Questions: 4x5 Fuji Velvia Filmgreenspun.com : LUSENET : Large format photography : One Thread
4x5 Velvia is a very popular film as everyone knows. I would like all input from users as to the reciprocity times they found in practical field shooting at very slow speeds. Also any usefull info on the exposure limits(sunny day) shooting vs overcast day. Nightime shooting also. Any metering hints for using a hand held spot meter (fast) to come up with on the nose exposures in any lighting situation. I would like to hear from those who have been there and done that. No speculations please. Contact: email@example.com Tom
-- Thomas Ferko (firstname.lastname@example.org), May 15, 1998
Despite the fact that I "know" there is supposed to be Reciprocity Failure with all fillms when you make real long (or real short exposures,) IMHO i don't have that much of a problem with RVP or RDPII. Most recently this is based on some skyline photos where my exposures ranged from 30sec. to 2 minutes (as indicated by my Minolta Spot F). To take into account possible reciprocity failure I made a series of exposures at 2.5,at 3 and 4 minutes. these were, to my taste, definitely overexposed. The best exposure was 2min 15sec. I didn't try using a filter as I was dealing with several different light sources (fire, theatrical spots, ambient city light, but a CC05R or CC10R wouldn't have hurt. I do not think that there is one correct answer to your metering question. It depends on the shooting situation (subject & ambient flare), your lenses, meter, lab, and finallly you judgement, but start by rating your RVP at ISO 40 for daylight situation. Finally, I shoot Quickloads in the Fuji back. The initial cost is overwhelmed by the practicality (sp?) of the system, especially when I am travelling.
-- Ellis Vener (email@example.com), May 15, 1998.
I have been using the reciprocity failure compensation times recommended by John Shaw for the past few years and have had good results: 8 sec., +1/2; 16 sec., +2/3 1 min., +1 1/3. I rate Velvia at ISO 40 and do not use any color correction filters with long exposures.
-- Mark Windom (firstname.lastname@example.org), May 16, 1998.
I shoot Velvia and Provia in 4x5, but I seldom have exposure times longer than 10-20 sec. Info provided by Fuji confirms what Mark said (1/2 stop at 8 sec, 2/3 at 16 sec.) Also, I find that a simple incident reading gets me the most keepers.
-- Ron Shaw (email@example.com), May 18, 1998.
I've used the following table for Velvia which was published in a View Camera article several years ago. I rate Velvia at ISO 50. time time to use 2 2 4 5 8 11 12 17 16 24 24 38 32 53 45 80 60 110 90 176 120 246
These are within 1/3 stop of the other responses. You should be aware that variations among meters and personal preferences mean that you will still have to do some testing of your own.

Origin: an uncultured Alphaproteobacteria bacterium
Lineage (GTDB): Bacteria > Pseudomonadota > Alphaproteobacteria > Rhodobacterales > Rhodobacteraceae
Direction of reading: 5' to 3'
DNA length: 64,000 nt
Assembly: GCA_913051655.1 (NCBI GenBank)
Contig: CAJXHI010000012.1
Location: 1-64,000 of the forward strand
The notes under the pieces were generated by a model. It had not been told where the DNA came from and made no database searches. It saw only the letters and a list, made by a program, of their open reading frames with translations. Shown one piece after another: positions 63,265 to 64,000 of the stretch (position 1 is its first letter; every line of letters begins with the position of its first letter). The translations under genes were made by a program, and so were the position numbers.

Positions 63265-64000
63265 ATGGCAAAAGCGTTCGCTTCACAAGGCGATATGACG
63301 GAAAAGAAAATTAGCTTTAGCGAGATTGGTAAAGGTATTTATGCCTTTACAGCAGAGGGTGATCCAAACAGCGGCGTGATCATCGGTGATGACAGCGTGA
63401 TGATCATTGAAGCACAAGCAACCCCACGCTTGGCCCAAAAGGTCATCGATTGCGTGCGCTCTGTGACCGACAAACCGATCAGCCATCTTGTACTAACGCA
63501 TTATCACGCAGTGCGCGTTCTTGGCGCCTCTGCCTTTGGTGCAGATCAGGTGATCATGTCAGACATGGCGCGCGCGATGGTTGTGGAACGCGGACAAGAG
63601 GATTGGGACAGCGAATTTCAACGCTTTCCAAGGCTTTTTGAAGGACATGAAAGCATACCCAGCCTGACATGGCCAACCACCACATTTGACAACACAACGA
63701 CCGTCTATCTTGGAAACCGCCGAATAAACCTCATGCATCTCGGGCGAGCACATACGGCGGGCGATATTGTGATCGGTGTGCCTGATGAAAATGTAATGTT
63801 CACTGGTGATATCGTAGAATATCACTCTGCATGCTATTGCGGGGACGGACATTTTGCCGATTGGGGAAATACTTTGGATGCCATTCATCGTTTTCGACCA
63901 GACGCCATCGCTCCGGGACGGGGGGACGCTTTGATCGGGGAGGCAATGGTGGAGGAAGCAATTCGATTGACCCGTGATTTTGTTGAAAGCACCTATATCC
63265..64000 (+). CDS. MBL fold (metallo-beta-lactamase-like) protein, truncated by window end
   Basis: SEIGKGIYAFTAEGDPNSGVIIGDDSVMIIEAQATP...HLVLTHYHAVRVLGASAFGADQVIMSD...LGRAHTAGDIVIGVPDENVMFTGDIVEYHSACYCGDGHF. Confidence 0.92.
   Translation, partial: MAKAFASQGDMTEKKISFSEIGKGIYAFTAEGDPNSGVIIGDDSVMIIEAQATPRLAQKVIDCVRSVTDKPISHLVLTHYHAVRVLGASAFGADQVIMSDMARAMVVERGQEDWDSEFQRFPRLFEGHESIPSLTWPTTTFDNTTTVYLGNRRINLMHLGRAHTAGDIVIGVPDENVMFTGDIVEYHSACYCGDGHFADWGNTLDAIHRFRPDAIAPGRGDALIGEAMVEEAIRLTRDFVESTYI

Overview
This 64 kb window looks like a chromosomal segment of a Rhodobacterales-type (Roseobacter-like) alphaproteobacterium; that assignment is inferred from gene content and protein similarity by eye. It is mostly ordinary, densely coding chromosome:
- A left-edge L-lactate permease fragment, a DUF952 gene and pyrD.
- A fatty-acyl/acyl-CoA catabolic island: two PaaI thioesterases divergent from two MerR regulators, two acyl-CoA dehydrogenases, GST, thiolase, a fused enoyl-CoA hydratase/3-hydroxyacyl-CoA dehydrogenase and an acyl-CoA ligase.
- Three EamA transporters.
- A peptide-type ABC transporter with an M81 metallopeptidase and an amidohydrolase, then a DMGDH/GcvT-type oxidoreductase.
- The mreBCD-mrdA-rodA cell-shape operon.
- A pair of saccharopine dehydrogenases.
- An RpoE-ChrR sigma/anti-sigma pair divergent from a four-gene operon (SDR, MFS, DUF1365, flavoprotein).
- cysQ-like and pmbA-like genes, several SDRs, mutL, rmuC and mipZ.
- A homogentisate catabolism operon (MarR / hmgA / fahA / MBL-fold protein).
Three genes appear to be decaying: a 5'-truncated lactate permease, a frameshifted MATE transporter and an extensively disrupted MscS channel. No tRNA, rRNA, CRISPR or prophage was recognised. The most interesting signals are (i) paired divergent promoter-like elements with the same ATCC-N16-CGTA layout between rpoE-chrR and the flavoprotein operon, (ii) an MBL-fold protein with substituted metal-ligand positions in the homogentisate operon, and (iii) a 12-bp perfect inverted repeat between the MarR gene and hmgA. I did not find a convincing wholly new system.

Regarding how to use a spot meter - I don't think that there is a simple solution to that question. Your choice of exposure shuld be dictated by artistic considerations. I would suggest doing some experimenting with your spot meter on a sunny 16 day. Get an idea of how much variation there is among the various components in a scene. You should also get an idea of what a mid-tone looks like. When you're done, I think you'll see that it is nearly impossible to use a spot meter to get a "correct" exposure. But with some practice, you'll learn to get exposures that you like. Relax and try to let your instincts guide you.
No matter how much you use your meter, there will be times when you may not be sure what exposure you want. Rather than bracket exposures, make 2 or more images of your composition at the same exposure. If the light is changing, and each exposure must be different, base your exposure on a meter reading of the same object in your composition for image. Develop only one sheet of film, and look at it on your light table. Then you can push or pull the other sheets as needed to get the exposure that you like.
Good luck! Bruce
-- Bruce M. Herman (firstname.lastname@example.org), May 25, 1998.
Wow, this editor really blew my little table!
The numbers in my original answer are supposed to form two columns. So take them off in pairs. For instance, 8 seconds indicated by your meter means 11 seconds of exposure time.
Note that Fuji recommends about +2/3 stop, or roughly 14 seconds, as indicated by a previous response. I have to admit that I work more with Fuji's recommendations at times under about 16 seconds, and more with this table for greater times. But try it and modify to suit your own taste.
-- Bruce M. Herman (email@example.com), May 27, 1998.